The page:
Edited

You will find the answer in your problem statement - The current Quality model mainly scores the quality of interaction with no way to showcase how any agents’ knowledge of processes, products, business updates, etc.

As I said before, your data source (i.e. Audit logs) should be able to provide what you need - 
  1. Agent's ability to comprehend the customer's question to provide a suitable response
  2. Completeness and accuracy of the agent's response

You can conduct a test of the agent's knowledge based on the top 20 calls to determine their familiarity with processes, products, business updates, etc. I suspect you are looking for a solution outside this top 20 and the only way to get answers is to:
  1. Collect the right data
  2. Mine and analyze the data
Given the complexity of having to change processes outside your direct control, I would recommend a short term focus of:
  1. Making it easier for agents to access the knowledge they need by reducing number of clicks to access content, ensuring content is up to date by working with SMEs, and making it easier for agents to submit corrections.
  2. Improve communication of updates to processes/products through TLs running daily stand ups and storing updates/talking points for reference on your KB
  3. Allow sufficient time for agents to familiarize themselves with the content more through daily reading time and refresher training
These steps will reinforce concepts for your agents - the what they need - and tide you till you are able to get the necessary data. After which, you will likely be tweaking these steps anyways - more or less tweaking depending on what your data tells you.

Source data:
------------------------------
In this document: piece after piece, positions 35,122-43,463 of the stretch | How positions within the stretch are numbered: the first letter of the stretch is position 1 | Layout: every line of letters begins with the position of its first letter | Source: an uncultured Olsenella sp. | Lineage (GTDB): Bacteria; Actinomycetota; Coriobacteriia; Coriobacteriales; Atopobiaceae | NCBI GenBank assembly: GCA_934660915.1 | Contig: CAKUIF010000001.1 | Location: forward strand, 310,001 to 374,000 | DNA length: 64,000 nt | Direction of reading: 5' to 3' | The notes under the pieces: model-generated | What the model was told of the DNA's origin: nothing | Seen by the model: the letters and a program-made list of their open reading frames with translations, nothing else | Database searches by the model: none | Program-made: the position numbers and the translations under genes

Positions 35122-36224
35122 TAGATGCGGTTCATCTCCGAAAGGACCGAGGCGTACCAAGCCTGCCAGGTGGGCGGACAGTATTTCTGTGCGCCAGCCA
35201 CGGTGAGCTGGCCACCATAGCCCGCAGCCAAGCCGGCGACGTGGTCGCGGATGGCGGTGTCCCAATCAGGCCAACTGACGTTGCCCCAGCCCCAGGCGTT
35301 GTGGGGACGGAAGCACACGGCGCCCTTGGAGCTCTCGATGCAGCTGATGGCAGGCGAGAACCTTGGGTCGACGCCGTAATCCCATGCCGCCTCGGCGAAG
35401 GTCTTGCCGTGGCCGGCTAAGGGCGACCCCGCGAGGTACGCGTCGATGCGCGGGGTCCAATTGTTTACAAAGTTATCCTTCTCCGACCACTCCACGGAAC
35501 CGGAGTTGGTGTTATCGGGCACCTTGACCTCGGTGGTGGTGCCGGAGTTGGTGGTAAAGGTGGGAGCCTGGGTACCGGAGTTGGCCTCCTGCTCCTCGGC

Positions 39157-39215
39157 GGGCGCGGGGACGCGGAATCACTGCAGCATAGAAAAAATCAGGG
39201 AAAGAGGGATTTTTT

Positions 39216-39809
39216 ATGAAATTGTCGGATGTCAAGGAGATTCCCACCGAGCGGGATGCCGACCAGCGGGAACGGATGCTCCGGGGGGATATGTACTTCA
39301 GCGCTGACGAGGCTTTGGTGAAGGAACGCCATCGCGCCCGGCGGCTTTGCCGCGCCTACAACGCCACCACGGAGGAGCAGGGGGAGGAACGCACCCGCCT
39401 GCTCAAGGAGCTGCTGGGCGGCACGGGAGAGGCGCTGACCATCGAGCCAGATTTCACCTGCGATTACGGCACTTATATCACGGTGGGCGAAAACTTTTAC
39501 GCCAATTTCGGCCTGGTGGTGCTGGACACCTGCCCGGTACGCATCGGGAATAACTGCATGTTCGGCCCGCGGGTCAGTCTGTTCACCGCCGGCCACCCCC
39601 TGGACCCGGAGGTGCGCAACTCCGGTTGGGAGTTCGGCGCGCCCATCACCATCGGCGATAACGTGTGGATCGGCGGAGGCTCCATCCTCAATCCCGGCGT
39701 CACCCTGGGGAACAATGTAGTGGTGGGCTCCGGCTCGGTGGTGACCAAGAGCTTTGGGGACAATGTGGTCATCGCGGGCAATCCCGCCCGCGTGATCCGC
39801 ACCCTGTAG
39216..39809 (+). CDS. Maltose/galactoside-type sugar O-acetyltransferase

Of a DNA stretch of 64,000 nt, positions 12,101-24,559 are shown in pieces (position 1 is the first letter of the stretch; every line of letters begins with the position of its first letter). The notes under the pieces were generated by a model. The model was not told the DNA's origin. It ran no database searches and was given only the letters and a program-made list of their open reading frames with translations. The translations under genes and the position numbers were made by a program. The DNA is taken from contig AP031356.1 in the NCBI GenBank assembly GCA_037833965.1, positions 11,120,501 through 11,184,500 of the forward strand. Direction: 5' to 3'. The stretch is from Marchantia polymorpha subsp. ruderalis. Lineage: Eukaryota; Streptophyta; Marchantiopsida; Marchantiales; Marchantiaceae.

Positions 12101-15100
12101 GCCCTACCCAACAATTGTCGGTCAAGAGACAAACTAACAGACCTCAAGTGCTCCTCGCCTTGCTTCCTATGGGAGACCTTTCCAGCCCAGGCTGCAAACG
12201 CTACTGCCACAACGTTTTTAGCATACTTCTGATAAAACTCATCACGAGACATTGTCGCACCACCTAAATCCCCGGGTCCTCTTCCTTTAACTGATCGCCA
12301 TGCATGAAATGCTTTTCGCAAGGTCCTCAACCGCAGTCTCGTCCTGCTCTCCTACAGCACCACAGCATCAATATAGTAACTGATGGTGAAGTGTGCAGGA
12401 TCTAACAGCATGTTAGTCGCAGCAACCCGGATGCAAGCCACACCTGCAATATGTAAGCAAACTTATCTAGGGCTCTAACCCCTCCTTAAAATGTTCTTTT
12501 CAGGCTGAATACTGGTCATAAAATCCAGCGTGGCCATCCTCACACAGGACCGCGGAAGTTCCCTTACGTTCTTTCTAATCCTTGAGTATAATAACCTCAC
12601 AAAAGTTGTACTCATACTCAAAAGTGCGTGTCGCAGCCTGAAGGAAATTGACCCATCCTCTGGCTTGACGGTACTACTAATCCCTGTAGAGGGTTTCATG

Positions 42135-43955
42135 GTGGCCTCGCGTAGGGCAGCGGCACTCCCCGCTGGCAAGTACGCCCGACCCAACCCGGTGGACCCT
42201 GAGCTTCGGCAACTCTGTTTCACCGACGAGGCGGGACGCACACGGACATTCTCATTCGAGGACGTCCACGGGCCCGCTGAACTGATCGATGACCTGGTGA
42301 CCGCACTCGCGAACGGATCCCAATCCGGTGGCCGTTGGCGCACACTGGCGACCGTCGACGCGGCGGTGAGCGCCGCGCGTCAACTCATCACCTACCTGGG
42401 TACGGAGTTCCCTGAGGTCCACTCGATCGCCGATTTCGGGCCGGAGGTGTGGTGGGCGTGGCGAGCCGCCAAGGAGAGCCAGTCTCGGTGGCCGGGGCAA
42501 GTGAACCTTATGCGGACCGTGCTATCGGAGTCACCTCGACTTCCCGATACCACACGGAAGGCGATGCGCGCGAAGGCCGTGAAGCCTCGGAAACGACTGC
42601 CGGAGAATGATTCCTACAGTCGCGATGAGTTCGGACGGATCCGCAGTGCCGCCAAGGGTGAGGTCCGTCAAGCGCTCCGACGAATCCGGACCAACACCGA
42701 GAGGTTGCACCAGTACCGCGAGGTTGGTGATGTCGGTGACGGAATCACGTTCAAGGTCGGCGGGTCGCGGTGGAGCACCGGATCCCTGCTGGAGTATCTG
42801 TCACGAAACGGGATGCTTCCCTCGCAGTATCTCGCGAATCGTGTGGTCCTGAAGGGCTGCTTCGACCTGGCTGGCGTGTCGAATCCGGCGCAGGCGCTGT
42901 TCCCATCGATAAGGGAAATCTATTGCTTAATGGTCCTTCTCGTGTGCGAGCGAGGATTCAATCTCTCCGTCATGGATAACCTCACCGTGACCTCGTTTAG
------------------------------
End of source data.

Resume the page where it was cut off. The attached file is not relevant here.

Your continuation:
From experience, call centers have high turnover so knowing "how well" your agents understand all processes, products is outweighs knowing "what" agents need to be able to answer customers' questions about your products correctly and consistently.

Let me know how I can help you.


T J Elliott
 

Dear Nikhil,
The question that you're asking is one of assessment in my opinion. And the answer depends upon how granular you want your baseline to be. It would seem from your question that you have an idea of the constructs that are involved, but within each of those constructs -- understanding of processes, awareness of products and services, etc -- subconstructs. for example, I imagine you have more than one process and I imagine that each process has more than one component. An agent might be very familiar with three out of four components but completely ignorant of the last one.
 
In my experience, what might prove more valuable for you Is to engage the agents in a collective exercise that captures what they know. Don't worry about it on an individual basis so much an instead bring them together and groups and have them paint the picture of the necessary knowledge to do their job. Some of them will know more than others, but those others will gain by being in the same room with individuals who have greater knowledge or skill. In other words, the scaffolding effect will prevail.
 
Once you have this information, then you can take a look flying it for new employee learning and you can also determine what areas appear to be the weakest. In other words, what were the areas that you had to fill in for the group where no member appear to have full knowledge of a process or a product.
 
I hope that this is useful for you. I would be glad to comment further if you desire. I'm sure there are others on this list who have good ideas as well. It is perhaps a bit ironic that having been device president and chief learning officer at educational testing service that I appear to be turning you away from assessment, but I am in a position to know how arduous and expensive and activity that can be. Good luck